Without such a framework, managers can’t help teeter-tottering between managing results, and managing activities.

Fortunately, prospects and customers typically follow a predictable path as they attempt to realize, prioritize, and solve their problems. You can identify those stages (the customer's journey). Value is created in sales and marketing when the customer takes an action you want them to take. Everything you do which facilitates those actions creates value. Everything else creates waste.

This sets up natural, observable cause and effect relationships. It shines the light of reason on the murky, emotional, slippery world of sales and marketing. It provides a structure that simplifies and clarifies the typical anecdotes sales and marketing managers have to deal with.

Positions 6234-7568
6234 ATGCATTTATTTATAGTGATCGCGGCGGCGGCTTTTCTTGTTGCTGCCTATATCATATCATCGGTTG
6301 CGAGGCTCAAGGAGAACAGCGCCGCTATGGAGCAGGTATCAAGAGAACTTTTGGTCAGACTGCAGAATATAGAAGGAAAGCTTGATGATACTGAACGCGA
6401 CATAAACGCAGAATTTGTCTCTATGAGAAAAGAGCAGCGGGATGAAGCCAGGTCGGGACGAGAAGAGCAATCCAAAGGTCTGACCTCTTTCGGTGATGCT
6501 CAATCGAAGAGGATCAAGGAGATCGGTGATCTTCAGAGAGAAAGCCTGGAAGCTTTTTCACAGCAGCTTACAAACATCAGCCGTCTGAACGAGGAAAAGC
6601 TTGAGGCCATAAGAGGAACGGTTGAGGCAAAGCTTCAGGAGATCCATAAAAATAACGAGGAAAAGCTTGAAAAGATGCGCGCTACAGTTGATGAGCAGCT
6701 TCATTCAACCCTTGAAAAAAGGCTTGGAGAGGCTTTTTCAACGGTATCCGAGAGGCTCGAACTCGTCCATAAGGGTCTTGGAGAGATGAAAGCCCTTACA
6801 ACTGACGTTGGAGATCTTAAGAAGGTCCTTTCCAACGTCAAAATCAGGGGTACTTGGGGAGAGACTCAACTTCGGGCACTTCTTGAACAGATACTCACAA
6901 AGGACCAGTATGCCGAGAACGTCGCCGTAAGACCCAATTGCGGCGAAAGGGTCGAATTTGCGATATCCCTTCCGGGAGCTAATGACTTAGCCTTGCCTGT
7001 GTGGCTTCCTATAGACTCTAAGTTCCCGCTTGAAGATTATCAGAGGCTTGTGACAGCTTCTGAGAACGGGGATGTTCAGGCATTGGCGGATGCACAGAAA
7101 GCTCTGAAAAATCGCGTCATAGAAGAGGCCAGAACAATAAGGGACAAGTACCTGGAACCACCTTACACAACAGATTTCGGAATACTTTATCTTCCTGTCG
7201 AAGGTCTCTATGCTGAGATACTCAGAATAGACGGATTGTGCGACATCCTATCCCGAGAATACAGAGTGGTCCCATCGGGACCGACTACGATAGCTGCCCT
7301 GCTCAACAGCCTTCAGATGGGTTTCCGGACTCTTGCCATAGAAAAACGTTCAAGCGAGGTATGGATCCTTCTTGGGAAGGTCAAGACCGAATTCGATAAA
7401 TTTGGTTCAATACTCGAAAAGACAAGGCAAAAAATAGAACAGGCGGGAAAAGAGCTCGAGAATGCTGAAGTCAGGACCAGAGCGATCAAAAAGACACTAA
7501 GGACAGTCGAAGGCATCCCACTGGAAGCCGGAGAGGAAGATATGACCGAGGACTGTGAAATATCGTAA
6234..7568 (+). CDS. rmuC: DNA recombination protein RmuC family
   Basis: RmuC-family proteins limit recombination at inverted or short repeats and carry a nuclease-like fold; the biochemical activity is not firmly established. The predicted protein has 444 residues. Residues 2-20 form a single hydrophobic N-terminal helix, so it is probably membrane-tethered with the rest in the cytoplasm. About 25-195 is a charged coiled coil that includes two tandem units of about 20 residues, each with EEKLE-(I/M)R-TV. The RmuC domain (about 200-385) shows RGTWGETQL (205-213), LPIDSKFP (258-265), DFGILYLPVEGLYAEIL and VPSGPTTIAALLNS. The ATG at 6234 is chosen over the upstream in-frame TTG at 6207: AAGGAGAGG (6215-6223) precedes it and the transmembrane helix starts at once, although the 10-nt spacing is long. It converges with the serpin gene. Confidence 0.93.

The scientific mindset of process excellence provides the necessary foundations for this way of thinking:

  • Managers can lead their team to define the observable stages and qualities of customer behaviors that confirm value is being added. With practice and discussion, salespeople can learn to use these standards to observe and analyze their sales opportunities. (This is what manufacturers would call “standards,” or “specifications.”)
  • Likewise, managers and salespeople can define methods and tactics aimed at influencing specific customer behaviors. With practice and discussion (and an explicit method for improving, like PDSA), salespeople can compare their performance with others, and learn how to improve their skills. (This is what manufacturers would call “standard work.”)

Sales teams cannot rely on approximations, gut feel, and tribal knowledge. They cannot succeed with “injections” of best practices or software from outside the company. All such attempts create immune reactions, because they are attempts to bypass what employees think.